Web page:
Surge in sign-on bonuses for truckies


With the driver shortage showing now immediate signs of letting up, transport companies are becoming increasingly creative with ways to attract new staff.

A surge in sign-on bonuses in the east has been the most noticeable ploy of late, with as much as $5000 being offered to lure new recruits.

At the time of writing, keying in ‘truck driver bonus’ in the search box on Seek alone, results in 920 job options. 

DSE Trucks opened with a $2500 sign-on incentive that only required drivers to work 30 hours a week and stay until Christmas in order to collect.

That amount has now reduced to $500 (plus GST) for drivers of Sydney metro tautliners (4,6, 8 and 12 tonnes) and flat-tops with gates, as Christmas has drawn closer.

But Renee Howison, driver and customer relations officer, says the response is still encouraging, with the same caveats attached.

“They are ringing and are saying they’ve seen our ad on Facebook and seen the start-up bonus and how does that work,” she said.

“They only have to work for 30 hours and stay with us until Christmas.

“If they do that, Christmas week, we give them the money, and that applies to everyone starting with us up until November 25.”

Geoff Crouch, executive director at Wagga Wagga-based Ron Crouch Transport, says he’s never seen such a spike in the number of sign-on bonuses for drivers in all his years in the industry.

His company is offering a $2500 sign-on sweetener, which drivers qualify for after six months, and Crouch says the scheme is working.

“We also pay a spotter’s fee [$1500] if one of our existing drivers introduces someone,” said Crouch.

“I think it is making a difference.”

But even a generous bonus, isn’t always enough to plug staffing shortfalls, as McCabe Transport, the Illawarra-based interstate heavy haulage scrap metal specialists, are experiencing.

McCabe has $5000 up for grabs for new recruits, but officer manager Lana Mozer tell us that only one driver has qualified for the prorated payments under the scheme so far because they don’t stay long enough.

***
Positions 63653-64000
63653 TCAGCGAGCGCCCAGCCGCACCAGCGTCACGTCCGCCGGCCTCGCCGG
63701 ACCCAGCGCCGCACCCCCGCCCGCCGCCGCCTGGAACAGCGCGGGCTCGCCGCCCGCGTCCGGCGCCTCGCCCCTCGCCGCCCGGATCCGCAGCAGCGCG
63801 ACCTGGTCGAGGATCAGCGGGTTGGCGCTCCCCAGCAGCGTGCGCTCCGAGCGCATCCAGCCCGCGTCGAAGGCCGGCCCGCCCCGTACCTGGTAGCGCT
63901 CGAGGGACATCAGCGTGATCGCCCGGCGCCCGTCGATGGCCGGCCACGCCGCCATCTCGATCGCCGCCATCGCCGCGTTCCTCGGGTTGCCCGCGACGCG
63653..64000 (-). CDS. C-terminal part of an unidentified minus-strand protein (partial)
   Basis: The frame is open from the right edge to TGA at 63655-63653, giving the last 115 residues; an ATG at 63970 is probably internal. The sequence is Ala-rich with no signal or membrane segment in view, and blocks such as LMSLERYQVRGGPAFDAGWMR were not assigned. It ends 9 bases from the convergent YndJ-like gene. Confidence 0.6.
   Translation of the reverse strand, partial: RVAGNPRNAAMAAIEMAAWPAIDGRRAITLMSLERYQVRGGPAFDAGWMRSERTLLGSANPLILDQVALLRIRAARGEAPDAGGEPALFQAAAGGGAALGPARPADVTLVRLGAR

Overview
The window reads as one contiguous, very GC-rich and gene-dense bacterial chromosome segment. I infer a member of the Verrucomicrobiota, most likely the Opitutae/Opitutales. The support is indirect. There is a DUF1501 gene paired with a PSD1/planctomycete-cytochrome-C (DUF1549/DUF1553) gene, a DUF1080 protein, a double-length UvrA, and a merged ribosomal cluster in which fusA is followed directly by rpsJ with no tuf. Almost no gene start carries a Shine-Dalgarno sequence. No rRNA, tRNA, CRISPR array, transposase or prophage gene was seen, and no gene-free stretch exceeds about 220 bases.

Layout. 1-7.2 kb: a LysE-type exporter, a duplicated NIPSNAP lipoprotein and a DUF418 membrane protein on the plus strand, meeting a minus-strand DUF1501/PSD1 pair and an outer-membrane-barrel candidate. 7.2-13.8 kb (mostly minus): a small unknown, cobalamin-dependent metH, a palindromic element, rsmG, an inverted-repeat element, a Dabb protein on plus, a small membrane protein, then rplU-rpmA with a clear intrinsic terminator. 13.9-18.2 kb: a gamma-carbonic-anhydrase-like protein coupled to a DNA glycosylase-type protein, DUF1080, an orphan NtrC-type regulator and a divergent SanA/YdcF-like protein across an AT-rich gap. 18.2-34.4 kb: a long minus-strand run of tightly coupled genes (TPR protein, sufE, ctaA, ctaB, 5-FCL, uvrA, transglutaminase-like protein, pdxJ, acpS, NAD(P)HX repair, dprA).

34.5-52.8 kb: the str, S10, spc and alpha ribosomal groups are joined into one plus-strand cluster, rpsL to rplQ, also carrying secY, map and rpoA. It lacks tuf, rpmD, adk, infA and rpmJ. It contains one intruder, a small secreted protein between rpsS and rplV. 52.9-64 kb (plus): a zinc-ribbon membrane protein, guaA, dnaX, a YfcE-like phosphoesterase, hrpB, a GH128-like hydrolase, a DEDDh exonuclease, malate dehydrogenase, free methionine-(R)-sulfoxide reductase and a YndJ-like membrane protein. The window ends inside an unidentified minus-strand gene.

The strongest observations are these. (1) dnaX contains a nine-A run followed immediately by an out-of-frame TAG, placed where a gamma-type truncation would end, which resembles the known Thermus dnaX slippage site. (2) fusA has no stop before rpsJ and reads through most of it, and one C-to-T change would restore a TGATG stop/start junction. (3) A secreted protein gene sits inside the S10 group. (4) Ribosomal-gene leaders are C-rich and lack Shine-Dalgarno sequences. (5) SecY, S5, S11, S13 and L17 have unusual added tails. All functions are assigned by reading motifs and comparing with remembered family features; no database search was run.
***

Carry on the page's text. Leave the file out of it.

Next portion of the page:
For the first 10 months of their employment, drivers receive an extra $500 per month in their pay, irrespective of what runs they are doing for the company.

“We’ve been running this [advertisement] for a good four or five months, and I’ve only had one driver paid so far on that bonus program,” she said.

Even though McCabe boasts an impressive line-up of new trucks, Mozer surmises that it could be the fact that the scrap sector isn’t seen as the most desired of fields, and the drivers they do employ skew a little older, due the nature of the work.

“Another thing that goes hand-in-hand with that is a shortage of mechanics as well.

“I think that’s adding to a bit of the pressure too because we have a backlog of sending off to different places to get the trucks fixed due to the shortage of mechanics.”

Mozer says she’s seen a general downturn in the number of people applying for roles, compared with this time last year.

“Twelve months ago on Seek I could have 30 emails in a two-day period for drivers applying. Now when we run it, we’re lucky to get 10.”

Crouch, the former chair of the Australian Trucking Association, adds that there is no easy solution to the driver shortage.

“We’ve just got to make our industry more attractive, and our individual companies more attractive so they are a destination where people want to work,” he said.

Crouch also believes it’s “an absolute necessity” for the federal government to allow more foreign drivers to work here.

“Subject to them meeting the appropriate standards and qualifications.”

Leave a Reply

Your email address will not be published. Required fields are marked *

Send this to a friend